Subatomic Opportunities


A bathing cap that can watch individual neurons, allowing others to monitor the wearer’s mind. A sensor that can spot hidden nuclear submarines. A computer that can discover new drugs, revolutionize securities trading and design new materials. A global network of communication links whose security is underwritten by unbreakable physical laws.

Such—and more—is the promise of quantum technology.

All this potential arises from improvements in scientists’ ability to trap, poke and prod single atoms and wispy particles of light called photons. Today’s computer chips get cheaper and faster as their features get smaller, but quantum mechanics says that, at tiny-enough scales, particles sail through solids, short-circuiting a chip’s innards.

Quantum technologies come at the problem from the other direction. Rather than scale down devices, quantum technologies employ the unusual behaviors of single atoms and particles and scale them up. Like computerization before it, this unlocks a world of possibilities, with applications in nearly every existing industry—and the potential to spark entirely new ones.

Quantum mechanics, a theory of the behavior at the atomic level put together in the early 20th century, has a well-earned reputation for weirdness. That is because the world as humanity sees it is not, in fact, how the world works.

Quantum mechanics replaced wholesale the centuries-old notion of a clockwork, deterministic universe with a reality that deals in probabilities rather than certainties—one where the very act of measurement affects what is measured. Along with that upheaval came a few truly mind-bending implications, such as the fact that particles are fundamentally neither here nor there, but, until pinned down, both here and there at the same time: they are in a “superposition” of here-there-ness.

The theory also suggested that particles can be spookily linked: Do something to one and the change is felt instantaneously by the other, even across vast reaches of space. This “entanglement” confounded even the theory’s originators.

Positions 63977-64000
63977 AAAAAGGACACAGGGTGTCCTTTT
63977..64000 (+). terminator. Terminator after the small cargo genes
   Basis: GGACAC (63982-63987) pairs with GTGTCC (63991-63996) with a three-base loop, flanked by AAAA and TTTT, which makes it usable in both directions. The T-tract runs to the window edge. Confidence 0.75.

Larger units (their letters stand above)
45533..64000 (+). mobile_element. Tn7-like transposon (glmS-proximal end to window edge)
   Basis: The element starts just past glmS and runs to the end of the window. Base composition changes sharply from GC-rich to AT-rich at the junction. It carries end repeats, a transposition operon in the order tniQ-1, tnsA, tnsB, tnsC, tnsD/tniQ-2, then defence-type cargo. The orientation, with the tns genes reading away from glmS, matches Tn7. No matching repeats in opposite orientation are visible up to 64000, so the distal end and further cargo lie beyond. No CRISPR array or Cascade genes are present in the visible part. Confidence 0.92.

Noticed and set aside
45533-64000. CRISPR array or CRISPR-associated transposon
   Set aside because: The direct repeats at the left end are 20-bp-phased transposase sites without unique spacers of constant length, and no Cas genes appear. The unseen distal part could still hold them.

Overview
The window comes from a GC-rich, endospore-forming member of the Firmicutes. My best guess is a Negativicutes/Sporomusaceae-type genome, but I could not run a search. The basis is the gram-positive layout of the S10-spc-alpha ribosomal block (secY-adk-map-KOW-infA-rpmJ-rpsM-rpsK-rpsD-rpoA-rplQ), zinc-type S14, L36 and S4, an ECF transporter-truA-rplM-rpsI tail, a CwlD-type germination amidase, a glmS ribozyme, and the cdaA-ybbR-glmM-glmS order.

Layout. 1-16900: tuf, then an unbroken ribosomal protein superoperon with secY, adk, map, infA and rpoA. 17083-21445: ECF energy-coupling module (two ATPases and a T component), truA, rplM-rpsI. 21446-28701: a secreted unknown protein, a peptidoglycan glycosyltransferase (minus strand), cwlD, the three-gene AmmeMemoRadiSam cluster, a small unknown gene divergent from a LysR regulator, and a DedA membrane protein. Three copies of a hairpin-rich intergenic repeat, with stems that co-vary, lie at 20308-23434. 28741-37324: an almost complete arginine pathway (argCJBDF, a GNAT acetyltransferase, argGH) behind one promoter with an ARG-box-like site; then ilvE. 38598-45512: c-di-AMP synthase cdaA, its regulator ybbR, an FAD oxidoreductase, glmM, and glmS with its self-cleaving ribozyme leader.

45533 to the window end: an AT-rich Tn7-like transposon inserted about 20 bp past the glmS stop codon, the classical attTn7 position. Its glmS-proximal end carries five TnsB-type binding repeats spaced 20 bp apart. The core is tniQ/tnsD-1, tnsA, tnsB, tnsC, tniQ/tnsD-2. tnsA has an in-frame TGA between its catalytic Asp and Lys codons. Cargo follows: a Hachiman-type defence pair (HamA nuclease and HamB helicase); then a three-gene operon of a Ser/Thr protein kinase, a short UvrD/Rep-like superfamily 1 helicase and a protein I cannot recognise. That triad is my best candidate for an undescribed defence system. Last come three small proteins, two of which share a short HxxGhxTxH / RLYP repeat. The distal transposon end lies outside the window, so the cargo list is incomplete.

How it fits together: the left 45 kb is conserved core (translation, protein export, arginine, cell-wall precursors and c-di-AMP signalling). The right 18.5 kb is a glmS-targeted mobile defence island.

It is exactly these effects that show such promise now: The techniques that were refined in a bid to learn more about the quantum world now are being harnessed to put it to good use. Gizmos that exploit superposition and entanglement can vastly outperform existing ones and accomplish things once thought to be impossible.

Improving atomic clocks by incorporating entanglement, for example, makes them more accurate than those used today in satellite positioning. That could improve navigational precision by orders of magnitude, which would make self-driving cars safer and more reliable.

Because the strength of the local gravitational field affects the flow of time—according to general relativity, another immensely successful but counter-intuitive theory—such clocks also would be able to measure tiny variations in gravity. That could be used to spot underground pipes without having to dig up a road, or to track submarines far below the waves.

Other aspects of quantum theory permit messaging without worries about eavesdroppers. Signals encoded using either superposed or entangled particles cannot be intercepted, duplicated and passed on. China already has launched a satellite that can receive and reroute such signals.

The advantageous interplay between odd quantum effects reaches its zenith in quantum computers. Rather than the 0s and 1s of standard computing, a quantum computer’s bits are in superpositions of both, and each “qubit” is entangled with every other. Using algorithms that recast problems in quantum-amenable forms, such computers will be able to chomp their way through calculations that would take today’s best supercomputers millennia.

Even simple quantum computers should be able to tackle classes of problems that choke conventional machines, such as optimizing trading strategies or plucking promising drug candidates from scientific literature. Google said last week that such machines are only five years from commercial exploitability. Recently, IBM, which already runs a publicly accessible, rudimentary quantum computer, announced expansion plans. Big tech companies and startups alike are developing software to exploit these devices’ curious abilities. A new ecosystem of middlemen is emerging to match new hardware to industries that might benefit.


© 2017 Economist Newspaper Ltd., London (March 11).

All rights reserved. Reprinted with permission.